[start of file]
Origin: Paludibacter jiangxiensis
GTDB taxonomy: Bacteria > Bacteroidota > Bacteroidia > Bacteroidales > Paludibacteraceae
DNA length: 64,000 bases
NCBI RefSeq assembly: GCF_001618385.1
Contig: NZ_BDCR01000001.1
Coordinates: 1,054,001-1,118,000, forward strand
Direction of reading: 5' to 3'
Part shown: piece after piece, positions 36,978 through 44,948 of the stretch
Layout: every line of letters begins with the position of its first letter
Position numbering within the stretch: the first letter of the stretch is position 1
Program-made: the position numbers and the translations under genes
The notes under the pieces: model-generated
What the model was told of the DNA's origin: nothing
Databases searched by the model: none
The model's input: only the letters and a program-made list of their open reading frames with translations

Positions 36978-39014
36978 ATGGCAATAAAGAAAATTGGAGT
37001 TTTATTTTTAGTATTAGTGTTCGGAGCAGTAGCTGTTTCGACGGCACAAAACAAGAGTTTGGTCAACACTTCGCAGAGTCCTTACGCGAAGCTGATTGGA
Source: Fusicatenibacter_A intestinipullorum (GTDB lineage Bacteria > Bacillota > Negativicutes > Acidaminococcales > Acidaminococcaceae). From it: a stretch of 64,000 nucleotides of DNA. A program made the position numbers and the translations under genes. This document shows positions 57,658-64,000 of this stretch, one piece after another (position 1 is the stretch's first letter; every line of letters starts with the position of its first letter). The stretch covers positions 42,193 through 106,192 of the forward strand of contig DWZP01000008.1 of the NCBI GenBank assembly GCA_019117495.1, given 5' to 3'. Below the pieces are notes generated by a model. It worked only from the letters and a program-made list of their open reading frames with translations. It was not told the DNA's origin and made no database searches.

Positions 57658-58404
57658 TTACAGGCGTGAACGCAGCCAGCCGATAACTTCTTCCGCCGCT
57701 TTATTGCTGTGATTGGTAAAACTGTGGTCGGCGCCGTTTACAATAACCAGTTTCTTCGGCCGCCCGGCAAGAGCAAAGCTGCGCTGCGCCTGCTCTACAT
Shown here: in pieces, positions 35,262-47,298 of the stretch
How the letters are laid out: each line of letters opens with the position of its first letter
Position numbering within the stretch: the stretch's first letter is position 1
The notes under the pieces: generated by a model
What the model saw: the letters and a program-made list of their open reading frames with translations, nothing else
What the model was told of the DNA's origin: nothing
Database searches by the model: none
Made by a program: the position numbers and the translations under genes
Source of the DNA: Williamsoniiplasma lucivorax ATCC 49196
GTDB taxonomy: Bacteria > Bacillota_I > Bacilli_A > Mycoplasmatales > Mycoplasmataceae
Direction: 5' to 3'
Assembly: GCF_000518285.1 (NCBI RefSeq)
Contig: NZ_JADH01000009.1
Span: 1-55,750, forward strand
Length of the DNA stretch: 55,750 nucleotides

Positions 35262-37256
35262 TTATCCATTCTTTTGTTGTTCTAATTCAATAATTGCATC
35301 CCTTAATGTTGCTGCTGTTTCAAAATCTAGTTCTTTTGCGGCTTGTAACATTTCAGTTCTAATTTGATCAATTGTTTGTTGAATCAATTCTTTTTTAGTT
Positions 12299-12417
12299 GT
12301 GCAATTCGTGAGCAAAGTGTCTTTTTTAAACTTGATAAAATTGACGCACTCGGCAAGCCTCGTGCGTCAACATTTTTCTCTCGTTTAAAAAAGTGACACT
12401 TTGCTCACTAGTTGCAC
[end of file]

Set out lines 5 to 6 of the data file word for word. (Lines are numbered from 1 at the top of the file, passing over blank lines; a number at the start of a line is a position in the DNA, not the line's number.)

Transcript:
Contig: NZ_BDCR01000001.1
Coordinates: 1,054,001-1,118,000, forward strand